I wasn’t aware of Edgar Allan Poe’s self-review. That’s interesting. I know that Walt Whitman wrote his own praises more than once.

      I would like to read your piece in The Washington Post. If it isn’t behind a paywall, could you send the link?

  3. Thanks, Diana, but this is not my best writing on the subject of what passes for “education reform” in the U.S. Here, if you are interested, are a couple pieces that are better.

    on standardized testing:


    A previous version of that piece was published by Diane Ravitch on her blog.

    on reading instruction in the U.S.:



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  • “To know that you can do better next time, unrecognizably better, and that there is no next time, and that it is a blessing there is not, there is a thought to be going on with.”

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    Diana Senechal is the author of Republic of Noise: The Loss of Solitude in Schools and Culture and the 2011 winner of the Hiett Prize in the Humanities, awarded by the Dallas Institute of Humanities and Culture. Her second book, Mind over Memes: Passive Listening, Toxic Talk, and Other Modern Language Follies, was published by Rowman & Littlefield in October 2018. In April 2022, Deep Vellum published her translation of Gyula Jenei's 2018 poetry collection Mindig Más.

    Since November 2017, she has been teaching English, American civilization, and British civilization at the Varga Katalin Gimnázium in Szolnok, Hungary. From 2011 to 2016, she helped shape and teach the philosophy program at Columbia Secondary School for Math, Science & Engineering in New York City. In 2014, she and her students founded the philosophy journal CONTRARIWISE, which now has international participation and readership. In 2020, at the Varga Katalin Gimnázium, she and her students released the first issue of the online literary journal Folyosó.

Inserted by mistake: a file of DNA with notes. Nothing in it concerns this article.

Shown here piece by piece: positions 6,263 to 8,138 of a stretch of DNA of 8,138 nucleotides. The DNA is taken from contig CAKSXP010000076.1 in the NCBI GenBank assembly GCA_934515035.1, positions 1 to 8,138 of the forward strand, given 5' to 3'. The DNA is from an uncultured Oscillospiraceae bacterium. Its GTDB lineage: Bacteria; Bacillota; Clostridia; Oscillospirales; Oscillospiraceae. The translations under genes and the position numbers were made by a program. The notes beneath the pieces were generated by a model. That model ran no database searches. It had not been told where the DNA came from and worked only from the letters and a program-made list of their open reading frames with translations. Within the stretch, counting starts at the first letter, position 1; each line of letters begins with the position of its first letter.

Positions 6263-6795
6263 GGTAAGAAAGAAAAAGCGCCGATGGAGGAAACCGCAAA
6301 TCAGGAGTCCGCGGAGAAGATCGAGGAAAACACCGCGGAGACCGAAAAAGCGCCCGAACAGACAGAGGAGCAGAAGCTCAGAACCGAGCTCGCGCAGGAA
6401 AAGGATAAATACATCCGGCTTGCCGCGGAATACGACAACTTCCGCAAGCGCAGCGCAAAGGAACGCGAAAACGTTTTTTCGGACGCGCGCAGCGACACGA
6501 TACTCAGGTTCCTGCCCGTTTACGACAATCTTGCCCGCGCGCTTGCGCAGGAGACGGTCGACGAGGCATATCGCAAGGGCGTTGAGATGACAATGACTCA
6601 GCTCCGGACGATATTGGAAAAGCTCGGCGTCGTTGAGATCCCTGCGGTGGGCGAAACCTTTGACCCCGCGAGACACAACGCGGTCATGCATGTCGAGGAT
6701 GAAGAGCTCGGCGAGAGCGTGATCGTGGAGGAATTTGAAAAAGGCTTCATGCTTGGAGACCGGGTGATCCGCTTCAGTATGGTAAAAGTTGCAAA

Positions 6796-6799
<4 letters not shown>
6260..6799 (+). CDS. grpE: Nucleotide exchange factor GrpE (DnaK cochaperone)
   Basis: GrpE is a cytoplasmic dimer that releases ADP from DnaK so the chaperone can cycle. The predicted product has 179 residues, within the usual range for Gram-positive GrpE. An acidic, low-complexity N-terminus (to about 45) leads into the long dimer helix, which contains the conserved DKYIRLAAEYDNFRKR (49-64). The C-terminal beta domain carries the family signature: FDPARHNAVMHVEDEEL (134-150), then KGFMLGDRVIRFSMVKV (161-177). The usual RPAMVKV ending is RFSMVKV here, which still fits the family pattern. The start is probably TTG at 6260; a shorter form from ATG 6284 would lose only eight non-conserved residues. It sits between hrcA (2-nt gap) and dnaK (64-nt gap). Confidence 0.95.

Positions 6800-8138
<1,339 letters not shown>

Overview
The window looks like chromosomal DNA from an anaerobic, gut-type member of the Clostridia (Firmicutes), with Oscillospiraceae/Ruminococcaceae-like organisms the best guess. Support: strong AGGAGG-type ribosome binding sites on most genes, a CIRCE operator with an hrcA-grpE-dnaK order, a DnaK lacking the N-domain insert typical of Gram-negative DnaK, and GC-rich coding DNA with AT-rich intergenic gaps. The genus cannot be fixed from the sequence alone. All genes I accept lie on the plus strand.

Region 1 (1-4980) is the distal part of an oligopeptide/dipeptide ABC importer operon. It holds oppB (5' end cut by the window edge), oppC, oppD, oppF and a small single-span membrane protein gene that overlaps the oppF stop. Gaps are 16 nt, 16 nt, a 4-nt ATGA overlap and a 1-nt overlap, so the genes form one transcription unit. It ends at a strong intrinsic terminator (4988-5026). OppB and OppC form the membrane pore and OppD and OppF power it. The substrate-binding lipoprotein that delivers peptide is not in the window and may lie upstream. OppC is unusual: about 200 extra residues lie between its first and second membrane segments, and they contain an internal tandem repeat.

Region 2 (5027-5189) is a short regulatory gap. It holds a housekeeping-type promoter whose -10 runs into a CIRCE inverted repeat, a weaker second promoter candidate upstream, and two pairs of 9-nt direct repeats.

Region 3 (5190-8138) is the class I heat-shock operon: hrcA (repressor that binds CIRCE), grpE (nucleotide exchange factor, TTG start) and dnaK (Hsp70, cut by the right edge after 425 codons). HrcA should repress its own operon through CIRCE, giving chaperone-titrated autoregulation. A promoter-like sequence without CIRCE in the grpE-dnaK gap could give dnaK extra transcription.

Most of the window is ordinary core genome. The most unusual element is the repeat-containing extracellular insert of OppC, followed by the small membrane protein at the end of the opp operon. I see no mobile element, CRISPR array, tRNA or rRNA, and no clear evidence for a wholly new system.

On April 26, 2016, Diana Senechal delivered her talk "Take Away the Takeaway (Including This One)" at TEDx Upper West Side.

    Here is a video from the Dallas Institute's 2015 Education Forum.  Also see the video "Hiett Prize Winners Discuss the Future of the Humanities." 

    On April 19–21, 2014, Diana Senechal took part in a discussion of solitude on BBC World Service's programme The Forum.  

    On February 22, 2013, Diana Senechal was interviewed by Leah Wescott, editor-in-chief of The Cronk of Higher Education. Here is the podcast.


    All blog contents are copyright © Diana Senechal. Anything on this blog may be quoted with proper attribution. Comments are welcome.

    On this blog, Take Away the Takeaway, I discuss literature, music, education, and other things. Some of the pieces are satirical and assigned (for clarity) to the satire category.

    When I revise a piece substantially after posting it, I note this at the end. Minor corrections (e.g., of punctuation and spelling) may go unannounced.

    Speaking of imperfection, my other blog, Megfogalmazások, abounds with imperfect Hungarian.